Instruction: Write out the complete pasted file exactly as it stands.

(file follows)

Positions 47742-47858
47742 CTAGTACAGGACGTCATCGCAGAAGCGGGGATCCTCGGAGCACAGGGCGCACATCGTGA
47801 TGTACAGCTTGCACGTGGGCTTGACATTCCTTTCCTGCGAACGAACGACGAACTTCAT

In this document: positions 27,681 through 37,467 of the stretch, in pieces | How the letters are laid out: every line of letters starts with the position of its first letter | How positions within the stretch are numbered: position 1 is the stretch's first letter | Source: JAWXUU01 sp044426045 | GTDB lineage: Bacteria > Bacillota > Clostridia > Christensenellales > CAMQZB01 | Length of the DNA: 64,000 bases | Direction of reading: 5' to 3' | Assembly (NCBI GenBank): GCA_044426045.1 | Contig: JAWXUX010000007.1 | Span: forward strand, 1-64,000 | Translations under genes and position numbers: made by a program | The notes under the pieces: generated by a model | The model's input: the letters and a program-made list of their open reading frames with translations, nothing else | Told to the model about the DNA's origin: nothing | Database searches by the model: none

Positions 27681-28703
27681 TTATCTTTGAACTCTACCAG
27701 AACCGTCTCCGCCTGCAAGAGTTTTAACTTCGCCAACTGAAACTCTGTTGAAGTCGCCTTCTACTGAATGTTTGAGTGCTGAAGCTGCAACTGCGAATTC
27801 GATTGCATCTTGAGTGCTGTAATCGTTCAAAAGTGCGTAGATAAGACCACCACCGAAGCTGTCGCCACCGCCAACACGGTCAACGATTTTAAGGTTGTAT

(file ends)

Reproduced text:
Positions 47742-47858
47742 CTAGTACAGGACGTCATCGCAGAAGCGGGGATCCTCGGAGCACAGGGCGCACATCGTGA
47801 TGTACAGCTTGCACGTGGGCTTGACATTCCTTTCCTGCGAACGAACGACGAACTTCAT

In this document: positions 27,681 through 37,467 of the stretch, in pieces | How the letters are laid out: every line of letters starts with the position of its first letter | How positions within the stretch are numbered: position 1 is the stretch's first letter | Source: JAWXUU01 sp044426045 | GTDB lineage: Bacteria > Bacillota > Clostridia > Christensenellales > CAMQZB01 | Length of the DNA: 64,000 bases | Direction of reading: 5' to 3' | Assembly (NCBI GenBank): GCA_044426045.1 | Contig: JAWXUX010000007.1 | Span: forward strand, 1-64,000 | Translations under genes and position numbers: made by a program | The notes under the pieces: generated by a model | The model's input: the letters and a program-made list of their open reading frames with translations, nothing else | Told to the model about the DNA's origin: nothing | Database searches by the model: none

Positions 27681-28703
27681 TTATCTTTGAACTCTACCAG
27701 AACCGTCTCCGCCTGCAAGAGTTTTAACTTCGCCAACTGAAACTCTGTTGAAGTCGCCTTCTACTGAATGTTTGAGTGCTGAAGCTGCAACTGCGAATTC
27801 GATTGCATCTTGAGTGCTGTAATCGTTCAAAAGTGCGTAGATAAGACCACCACCGAAGCTGTCGCCACCGCCAACACGGTCAACGATTTTAAGGTTGTAT